June 11, 2020

Protecting Confidential Information and Avoiding ‘Public Hazard’ Labeling Under the Florida Sunshine in Litigation Act

“Public hazard” is not a label that any company would want associated with its product. Such a label can have far-reaching consequences for product manufacturers, especially if a product is involved in mass litigation. Unfortunately, Florida law provides unique challenges to product manufacturers who wish to maintain the confidentiality of business and proprietary documents and not have their product labeled as a “public hazard.” Under the Florida Sunshine in Litigation Act (FSLA), as it currently stands, a trial court may enter a publicly available order classifying a product as a “public hazard” if it merely “has caused and is likely to cause an injury.” This impermissibly vague standard could arguably cover countless products used on a daily basis — from bicycles to high-heel shoes to playground equipment. Are these products inherently a public hazard? Common sense would say no, but under the FSLA, the answer is not always clear.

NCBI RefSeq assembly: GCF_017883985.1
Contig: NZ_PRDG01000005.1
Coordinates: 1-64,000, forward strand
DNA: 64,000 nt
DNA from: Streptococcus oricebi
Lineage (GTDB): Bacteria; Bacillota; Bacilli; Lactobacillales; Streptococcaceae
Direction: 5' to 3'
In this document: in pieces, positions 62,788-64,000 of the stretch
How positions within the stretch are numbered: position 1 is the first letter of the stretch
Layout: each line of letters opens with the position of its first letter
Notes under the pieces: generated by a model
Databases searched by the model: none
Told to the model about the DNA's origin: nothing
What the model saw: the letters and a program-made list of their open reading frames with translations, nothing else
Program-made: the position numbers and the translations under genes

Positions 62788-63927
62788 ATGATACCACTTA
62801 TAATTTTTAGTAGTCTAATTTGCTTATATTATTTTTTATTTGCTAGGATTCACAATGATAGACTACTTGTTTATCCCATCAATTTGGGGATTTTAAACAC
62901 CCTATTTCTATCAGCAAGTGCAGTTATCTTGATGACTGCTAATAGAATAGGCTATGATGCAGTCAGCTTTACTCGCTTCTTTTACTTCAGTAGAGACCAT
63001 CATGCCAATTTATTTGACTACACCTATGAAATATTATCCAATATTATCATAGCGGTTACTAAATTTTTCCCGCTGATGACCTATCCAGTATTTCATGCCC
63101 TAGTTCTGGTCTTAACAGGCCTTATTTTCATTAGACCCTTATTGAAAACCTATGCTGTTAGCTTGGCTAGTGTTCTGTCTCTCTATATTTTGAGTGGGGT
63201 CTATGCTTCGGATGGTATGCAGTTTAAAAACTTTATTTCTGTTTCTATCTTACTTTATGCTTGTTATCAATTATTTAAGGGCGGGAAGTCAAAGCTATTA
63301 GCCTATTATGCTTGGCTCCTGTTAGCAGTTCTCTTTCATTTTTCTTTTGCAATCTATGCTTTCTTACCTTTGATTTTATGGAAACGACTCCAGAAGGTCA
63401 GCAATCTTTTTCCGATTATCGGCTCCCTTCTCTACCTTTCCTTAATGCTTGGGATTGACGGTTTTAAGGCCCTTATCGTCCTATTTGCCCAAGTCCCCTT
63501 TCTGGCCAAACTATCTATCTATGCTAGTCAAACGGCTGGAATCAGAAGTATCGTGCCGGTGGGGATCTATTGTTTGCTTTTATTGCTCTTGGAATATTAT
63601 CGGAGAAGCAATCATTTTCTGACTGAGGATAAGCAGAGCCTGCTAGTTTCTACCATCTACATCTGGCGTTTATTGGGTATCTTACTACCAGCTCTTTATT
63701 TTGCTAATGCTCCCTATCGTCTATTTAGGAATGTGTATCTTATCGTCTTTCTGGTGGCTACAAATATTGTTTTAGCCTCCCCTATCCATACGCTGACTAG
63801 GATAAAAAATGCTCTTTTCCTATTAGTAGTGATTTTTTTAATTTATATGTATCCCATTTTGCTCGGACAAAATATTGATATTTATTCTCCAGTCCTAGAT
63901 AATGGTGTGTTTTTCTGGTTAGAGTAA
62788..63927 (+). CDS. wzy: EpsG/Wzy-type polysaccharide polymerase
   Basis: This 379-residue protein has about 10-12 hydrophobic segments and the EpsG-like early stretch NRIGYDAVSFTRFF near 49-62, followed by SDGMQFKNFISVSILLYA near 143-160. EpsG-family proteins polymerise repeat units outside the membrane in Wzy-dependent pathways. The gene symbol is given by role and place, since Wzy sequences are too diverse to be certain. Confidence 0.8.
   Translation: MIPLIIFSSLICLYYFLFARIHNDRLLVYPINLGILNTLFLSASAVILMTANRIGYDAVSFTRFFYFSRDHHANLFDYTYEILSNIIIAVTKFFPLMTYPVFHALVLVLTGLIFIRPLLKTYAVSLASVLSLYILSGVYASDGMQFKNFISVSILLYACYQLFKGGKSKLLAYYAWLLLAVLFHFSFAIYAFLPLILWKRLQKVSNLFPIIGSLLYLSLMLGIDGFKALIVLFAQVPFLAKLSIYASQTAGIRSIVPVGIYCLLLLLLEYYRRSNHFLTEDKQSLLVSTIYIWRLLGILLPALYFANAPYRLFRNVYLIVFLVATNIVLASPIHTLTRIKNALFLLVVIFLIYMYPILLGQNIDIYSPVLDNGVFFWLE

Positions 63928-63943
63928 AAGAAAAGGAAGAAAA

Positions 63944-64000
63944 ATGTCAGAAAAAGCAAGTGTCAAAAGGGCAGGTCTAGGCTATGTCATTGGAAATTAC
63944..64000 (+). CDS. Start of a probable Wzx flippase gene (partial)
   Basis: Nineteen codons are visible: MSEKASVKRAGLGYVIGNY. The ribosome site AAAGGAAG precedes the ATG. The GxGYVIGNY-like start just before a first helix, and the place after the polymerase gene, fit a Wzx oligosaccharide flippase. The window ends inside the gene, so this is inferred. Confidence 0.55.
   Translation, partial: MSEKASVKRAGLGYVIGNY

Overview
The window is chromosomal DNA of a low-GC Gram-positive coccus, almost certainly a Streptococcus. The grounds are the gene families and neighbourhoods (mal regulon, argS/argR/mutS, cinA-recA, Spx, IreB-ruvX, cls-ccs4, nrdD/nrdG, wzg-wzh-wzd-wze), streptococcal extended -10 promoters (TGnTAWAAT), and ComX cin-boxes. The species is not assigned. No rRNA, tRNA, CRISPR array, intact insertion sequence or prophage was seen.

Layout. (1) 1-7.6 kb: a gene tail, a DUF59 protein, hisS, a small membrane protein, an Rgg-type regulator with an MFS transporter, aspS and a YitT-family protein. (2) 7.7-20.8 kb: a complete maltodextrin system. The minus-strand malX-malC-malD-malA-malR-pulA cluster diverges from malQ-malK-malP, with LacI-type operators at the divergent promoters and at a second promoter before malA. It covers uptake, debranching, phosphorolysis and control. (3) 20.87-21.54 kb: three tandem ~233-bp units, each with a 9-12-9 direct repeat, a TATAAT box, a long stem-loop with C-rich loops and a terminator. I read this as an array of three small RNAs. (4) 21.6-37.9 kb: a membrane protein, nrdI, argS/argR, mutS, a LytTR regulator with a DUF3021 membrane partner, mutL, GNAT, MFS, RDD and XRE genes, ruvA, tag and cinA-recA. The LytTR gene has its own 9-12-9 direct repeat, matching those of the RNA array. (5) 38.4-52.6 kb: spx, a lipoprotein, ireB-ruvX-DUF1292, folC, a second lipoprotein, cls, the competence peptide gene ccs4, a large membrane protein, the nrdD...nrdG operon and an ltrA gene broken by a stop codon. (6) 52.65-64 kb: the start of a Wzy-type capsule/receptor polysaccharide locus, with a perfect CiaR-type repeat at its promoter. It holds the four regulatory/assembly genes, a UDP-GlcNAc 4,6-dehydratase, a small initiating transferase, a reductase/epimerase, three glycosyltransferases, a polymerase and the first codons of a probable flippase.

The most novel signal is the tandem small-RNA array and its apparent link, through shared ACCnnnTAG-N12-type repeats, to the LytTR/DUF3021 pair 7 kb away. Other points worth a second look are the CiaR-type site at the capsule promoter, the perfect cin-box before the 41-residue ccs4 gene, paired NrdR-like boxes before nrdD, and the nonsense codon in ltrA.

Florida Sunshine in Litigation Act: Background

The FSLA broadly defines a “public hazard” as an “instrumentality, including but not limited to any device, instrument, person, procedure, product, or a condition of a device, instrument, person, procedure or product, that has caused and is likely to cause injury.” Fla. Stat. § 69.081(2) (2018). This vague and ambiguous standard is problematic for product manufacturers. An argument could be crafted to fit almost any product under this far-reaching definition.